The Rietveld Schroderhuis was going to be an ordinary two floor structure in 1924. But Schroder, with three children, had an adventurous heart. And she'd met Rietveld, a carpenter with astonishing ideas. The result is this open-plan house that amazes you with the space contained in even a small shell. You want to apply the ideas to your own home or apartment, to give yourself the same breathing space.
There's an admission charge that includes an English audio description of the rooms and how they fold into one another. The language is simple yet elegant. You're assembled into a small group and led through the house by a guide. You have to climb several steps to the second floor, but that's the only physical demand.
In a nutshell, everything is designed to serve multiple functions. The walls were open during the day to create play areas for the children or serve other purposes, then slid closed or revolved for privacy and quiet at night. Is there space near a window? It holds books. Is there a chair? It's really empty space surrounded by a bent board or two that you sit on in perfect comfort. The kitchen wasn't designed for microwaves and dishwashers, but people handled all their needs here, in an area that we consider tiny. There was a study and a maid's room. There was a social area and a kitchen and a dining room. And lots and lots of light.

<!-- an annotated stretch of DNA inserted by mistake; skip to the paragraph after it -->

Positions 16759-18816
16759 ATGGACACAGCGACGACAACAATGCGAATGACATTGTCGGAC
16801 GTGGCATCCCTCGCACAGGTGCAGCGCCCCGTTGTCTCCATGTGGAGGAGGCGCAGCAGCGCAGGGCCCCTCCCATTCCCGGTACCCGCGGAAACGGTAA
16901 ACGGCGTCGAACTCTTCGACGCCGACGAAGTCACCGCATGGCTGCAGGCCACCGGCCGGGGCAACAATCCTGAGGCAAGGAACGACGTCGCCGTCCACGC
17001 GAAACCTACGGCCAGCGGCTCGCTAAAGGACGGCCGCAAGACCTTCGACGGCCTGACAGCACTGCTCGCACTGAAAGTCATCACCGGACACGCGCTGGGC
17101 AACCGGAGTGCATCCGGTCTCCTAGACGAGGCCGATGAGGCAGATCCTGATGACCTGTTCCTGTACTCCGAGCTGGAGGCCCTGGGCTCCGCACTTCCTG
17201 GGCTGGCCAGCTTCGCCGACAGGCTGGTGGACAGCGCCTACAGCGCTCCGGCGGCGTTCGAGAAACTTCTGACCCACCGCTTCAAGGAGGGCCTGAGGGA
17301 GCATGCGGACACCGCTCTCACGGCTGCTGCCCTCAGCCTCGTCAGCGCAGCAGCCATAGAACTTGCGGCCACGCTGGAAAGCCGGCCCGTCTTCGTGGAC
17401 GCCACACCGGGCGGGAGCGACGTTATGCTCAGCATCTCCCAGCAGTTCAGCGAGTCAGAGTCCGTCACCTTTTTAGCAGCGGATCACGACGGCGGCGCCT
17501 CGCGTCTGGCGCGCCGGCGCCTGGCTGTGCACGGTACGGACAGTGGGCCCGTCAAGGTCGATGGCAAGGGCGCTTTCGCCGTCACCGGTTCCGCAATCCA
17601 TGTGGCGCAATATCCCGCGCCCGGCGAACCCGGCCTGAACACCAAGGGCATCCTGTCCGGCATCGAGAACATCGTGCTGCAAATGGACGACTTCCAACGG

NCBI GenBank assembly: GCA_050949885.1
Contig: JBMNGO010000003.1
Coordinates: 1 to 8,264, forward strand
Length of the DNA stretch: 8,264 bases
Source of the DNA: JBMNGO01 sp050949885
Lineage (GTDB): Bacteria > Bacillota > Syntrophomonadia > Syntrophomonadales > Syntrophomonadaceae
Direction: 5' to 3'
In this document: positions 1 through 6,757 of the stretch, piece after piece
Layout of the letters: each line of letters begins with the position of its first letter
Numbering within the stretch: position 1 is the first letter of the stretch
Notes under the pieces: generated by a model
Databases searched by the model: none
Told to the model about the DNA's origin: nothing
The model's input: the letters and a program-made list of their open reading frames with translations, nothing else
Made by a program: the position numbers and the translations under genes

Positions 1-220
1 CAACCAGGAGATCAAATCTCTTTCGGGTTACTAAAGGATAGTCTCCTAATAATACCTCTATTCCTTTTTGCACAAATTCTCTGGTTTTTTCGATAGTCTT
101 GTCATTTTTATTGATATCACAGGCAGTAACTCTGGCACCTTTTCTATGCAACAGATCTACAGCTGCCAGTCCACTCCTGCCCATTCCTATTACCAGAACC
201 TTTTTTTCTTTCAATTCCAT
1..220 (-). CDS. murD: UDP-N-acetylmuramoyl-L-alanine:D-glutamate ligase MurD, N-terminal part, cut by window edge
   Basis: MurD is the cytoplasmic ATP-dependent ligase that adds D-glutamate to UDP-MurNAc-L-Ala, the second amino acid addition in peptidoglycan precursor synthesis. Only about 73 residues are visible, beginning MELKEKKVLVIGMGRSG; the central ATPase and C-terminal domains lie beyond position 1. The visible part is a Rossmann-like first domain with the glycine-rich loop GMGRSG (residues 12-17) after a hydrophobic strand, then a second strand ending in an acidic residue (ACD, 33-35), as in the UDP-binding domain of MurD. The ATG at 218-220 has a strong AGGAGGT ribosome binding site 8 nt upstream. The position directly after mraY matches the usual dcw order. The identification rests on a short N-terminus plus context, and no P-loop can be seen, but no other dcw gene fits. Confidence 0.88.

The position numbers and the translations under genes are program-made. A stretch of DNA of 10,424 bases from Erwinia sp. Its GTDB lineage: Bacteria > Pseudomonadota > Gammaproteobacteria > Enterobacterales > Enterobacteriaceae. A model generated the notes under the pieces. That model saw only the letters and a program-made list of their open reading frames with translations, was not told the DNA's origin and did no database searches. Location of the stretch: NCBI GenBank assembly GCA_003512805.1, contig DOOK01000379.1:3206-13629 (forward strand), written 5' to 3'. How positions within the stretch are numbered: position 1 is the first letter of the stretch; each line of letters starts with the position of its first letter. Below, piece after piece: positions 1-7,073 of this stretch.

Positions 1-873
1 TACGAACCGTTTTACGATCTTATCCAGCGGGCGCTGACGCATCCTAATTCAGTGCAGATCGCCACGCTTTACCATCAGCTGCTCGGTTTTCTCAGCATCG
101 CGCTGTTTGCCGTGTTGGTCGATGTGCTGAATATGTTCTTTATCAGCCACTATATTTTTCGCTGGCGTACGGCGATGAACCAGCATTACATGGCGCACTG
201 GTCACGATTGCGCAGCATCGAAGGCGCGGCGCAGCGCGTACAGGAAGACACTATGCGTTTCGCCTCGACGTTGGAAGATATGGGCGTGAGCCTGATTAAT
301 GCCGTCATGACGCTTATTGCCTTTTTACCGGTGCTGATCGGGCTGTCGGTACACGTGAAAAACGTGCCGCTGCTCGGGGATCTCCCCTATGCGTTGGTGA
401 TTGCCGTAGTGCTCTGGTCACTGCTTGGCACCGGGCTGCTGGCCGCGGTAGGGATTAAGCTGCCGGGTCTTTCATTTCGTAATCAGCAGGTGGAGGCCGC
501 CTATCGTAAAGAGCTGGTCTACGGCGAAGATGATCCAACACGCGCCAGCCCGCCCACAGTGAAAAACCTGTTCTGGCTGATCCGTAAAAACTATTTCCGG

The house consists of lines and black and white, with primary colours thrown in to define certain areas. It's small overall, but you'll see - examining it closely - that you can eliminate most of your furniture and still have everything you need and want. That's the pleasure of the Rietveld Schroderhuis: you learn from it.
It's on all the maps, not far from the Dom and other tourist destinations in Utrecht.
Rietveld was part of the movement called Stijl in Dutch, or neoplasticism. But for the layperson, the differences between this and - say - Le Corbusier or other trailblazers of the era are academic. The central notion was a return to basics in form and colour, rethinking each from start to finish.
Utrecht, of course, is just a 7 Euro train ride from Amsterdam's Schipol train station, underneath Schipol airport. The train takes maybe 20 minutes. You won't be sorry you came.
There are plenty of books on related topics to take away, including design details of Rietveld's furnishings so you can build your own.
Own or manage this property? Claim your listing for free to respond to reviews, update your profile and much more.